Only 4/10 US Men Identify Partially with Feminism

Gillian Sisley

When equality requires all parties to be active in the conversation, this is not an empowering statistic.
Photo by Ayo Ogunseinde on Unsplash

As a woman who identifies with the title of 'feminist', I have seen plenty of resistance from men online and in my life in identifying with the title themselves.

Feminism, by definition from the Oxford Dictionary, is:

the advocacy of women's rights on the basis of the equality of the sexes.

In a 2020 survey, over 60% of US women stated that the term 'feminist' described them well.

That said, in the same survey, only 40% of men in the survey stated that they only partially identified with the term 'feminist'.

In societies where inequality of the genders is still very alive and well, this is an alarming statistic to consider.

Feminism is relevant to all genders, not just female.

At its essence, feminism is about equality. Equality isn’t something that’s only just become trendy. It’s a fight that many, not only women, have been advocating for and taking steps towards for centuries upon centuries.

The current societal landscape for women remains bleak. From issues of sexism in the workplace, (42% of US women have stated being discriminated against at work), to alarming rates of sexual assault (an American is sexually assaulted every 68 seconds), to the ever-existing wage-gap and more— women remain in tumultuous waters when it comes to obtaining the rights we deserve.

Society is not kind to women, and for those us who also experience suppression or discrimination due to their sexual orientation or their race, the state of affairs for them remains even more unjust.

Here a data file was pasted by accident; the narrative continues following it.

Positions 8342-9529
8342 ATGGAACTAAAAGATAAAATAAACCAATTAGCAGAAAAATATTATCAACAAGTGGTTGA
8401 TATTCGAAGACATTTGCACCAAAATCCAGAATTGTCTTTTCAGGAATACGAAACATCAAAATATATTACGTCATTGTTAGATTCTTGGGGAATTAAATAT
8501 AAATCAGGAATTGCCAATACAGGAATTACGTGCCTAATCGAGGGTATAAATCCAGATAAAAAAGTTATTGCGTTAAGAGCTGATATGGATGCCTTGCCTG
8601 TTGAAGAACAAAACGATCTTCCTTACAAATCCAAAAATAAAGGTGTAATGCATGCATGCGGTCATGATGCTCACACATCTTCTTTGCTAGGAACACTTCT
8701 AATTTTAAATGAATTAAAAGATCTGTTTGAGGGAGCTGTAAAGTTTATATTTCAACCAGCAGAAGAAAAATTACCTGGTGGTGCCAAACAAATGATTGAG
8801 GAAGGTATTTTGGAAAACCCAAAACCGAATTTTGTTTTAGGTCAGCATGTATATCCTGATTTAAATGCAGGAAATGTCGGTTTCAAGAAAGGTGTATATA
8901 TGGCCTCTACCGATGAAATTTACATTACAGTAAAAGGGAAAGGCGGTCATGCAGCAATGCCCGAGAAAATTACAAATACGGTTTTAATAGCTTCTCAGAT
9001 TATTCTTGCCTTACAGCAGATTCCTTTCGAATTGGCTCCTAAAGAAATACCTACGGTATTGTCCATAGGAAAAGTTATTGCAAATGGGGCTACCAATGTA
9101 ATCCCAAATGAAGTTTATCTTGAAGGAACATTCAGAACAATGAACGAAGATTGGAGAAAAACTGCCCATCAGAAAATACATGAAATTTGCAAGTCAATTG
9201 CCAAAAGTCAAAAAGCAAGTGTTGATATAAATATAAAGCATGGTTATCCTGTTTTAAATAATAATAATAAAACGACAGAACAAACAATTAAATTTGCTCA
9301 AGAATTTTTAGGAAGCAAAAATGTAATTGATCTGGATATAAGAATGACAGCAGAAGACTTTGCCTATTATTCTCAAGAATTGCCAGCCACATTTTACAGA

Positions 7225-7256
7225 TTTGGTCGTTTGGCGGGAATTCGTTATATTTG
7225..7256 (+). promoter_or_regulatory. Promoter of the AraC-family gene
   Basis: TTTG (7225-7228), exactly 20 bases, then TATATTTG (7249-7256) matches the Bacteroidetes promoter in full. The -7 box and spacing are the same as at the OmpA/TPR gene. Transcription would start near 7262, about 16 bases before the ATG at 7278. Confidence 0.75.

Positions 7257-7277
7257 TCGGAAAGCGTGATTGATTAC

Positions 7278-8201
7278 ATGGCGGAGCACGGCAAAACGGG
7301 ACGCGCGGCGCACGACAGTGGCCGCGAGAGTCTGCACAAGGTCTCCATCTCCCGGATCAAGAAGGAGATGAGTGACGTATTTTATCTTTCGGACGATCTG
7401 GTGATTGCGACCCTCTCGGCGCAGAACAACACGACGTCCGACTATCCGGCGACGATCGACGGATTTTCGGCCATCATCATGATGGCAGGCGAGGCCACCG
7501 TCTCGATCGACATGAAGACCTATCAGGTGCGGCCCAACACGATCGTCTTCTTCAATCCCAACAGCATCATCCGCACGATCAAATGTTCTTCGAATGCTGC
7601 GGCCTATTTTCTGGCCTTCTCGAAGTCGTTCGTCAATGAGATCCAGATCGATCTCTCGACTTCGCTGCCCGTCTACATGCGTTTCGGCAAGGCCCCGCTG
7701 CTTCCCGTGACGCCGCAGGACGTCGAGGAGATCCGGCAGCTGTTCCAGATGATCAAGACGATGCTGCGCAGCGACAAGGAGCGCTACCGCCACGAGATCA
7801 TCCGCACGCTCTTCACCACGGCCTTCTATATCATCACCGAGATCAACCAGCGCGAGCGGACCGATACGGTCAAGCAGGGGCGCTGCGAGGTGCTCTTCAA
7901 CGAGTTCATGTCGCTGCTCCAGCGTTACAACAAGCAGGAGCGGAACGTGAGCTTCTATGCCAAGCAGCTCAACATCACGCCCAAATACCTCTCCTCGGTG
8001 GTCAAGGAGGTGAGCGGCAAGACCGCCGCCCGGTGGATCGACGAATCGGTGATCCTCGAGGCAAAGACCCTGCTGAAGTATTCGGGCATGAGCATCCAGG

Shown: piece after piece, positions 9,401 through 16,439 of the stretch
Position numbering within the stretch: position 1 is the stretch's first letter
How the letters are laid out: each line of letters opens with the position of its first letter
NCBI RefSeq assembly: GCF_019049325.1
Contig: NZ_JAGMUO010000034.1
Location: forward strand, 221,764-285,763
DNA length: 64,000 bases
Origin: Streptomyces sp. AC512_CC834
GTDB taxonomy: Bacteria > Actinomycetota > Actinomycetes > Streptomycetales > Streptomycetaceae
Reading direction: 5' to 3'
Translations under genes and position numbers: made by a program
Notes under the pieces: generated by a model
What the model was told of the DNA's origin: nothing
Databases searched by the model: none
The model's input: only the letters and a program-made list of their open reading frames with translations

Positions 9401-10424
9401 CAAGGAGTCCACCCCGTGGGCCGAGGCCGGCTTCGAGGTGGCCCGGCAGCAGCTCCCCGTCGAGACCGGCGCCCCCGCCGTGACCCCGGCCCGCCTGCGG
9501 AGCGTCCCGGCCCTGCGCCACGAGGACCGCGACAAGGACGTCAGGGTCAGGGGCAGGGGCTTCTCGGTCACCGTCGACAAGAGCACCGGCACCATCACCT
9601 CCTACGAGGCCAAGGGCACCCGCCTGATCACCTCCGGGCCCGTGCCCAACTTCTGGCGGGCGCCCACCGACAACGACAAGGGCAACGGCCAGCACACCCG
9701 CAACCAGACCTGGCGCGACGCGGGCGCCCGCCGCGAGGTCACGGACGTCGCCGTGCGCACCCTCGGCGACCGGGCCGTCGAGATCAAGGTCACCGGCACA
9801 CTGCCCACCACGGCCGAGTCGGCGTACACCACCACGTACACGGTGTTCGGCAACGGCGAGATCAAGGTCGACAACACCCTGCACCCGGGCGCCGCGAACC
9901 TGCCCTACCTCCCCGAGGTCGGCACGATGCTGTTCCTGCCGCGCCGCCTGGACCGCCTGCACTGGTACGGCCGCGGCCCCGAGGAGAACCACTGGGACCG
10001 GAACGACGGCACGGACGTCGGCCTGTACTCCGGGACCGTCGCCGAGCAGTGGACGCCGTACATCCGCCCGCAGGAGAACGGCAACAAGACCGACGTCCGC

Women are experiencing notable challenges and struggles every single day. And more often than not, they’re told that they need to sit down, shut up, and keep their feelings, no matter how valid, to themselves.

I know I’ve heard this a million times before, every time I’ve shared about my sexual assault or struggles related to existing in the sexist culture that is my reality.

As women, our stories matter. Our struggles are valid, and we’re not going to stay silent anymore.

Gender equality is not just women’s responsibility to fight.

Everyone wins when we achieve greater equality. Statistics have already shown that when there is greater gender equality, and women are uplifted into more positions of leadership, economies grow and thrive more. That's something everyone can benefit from.

The fight for feminism and equality is not just a woman’s fight. It’s everyone’s fight. It’s everyone’s responsibility.

Every story related to oppression or discrimination opens the opportunity for quality dialogue and learning to take place.

When one is in a privileged position, it can very well be difficult at times to recognize the extent of that privilege, and recognize how some behaviours that they consider normal are actually very harmful.

In a safe space where people are regularly discriminated against are able to share their stories and struggles, that was in a place of privilege who don’t recognize problematic behavior have an opportunity to learn something really important.

Final word.

I myself, as a first-world white woman, also exist in a privileged position compared to many other women in the world.

I continue to happily learn and reevaluate my views as I read stories from other women and men who come from a place where they can challenge my problematic behaviours and help me get to a place of better understanding and support for that which is more equal.

In the fight for equality, everyone wins when we are more equal.

The world becomes a better place when all parties in our community are represented, and no one is systematically oppressed.

So keep those conversations going.

Keep opening dialogue.

Be open to being challenged.

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Online solopreneur. Tea drinker. Committed optimist. I write about trending news, funny viral content, and anything else that tickles my fancy!


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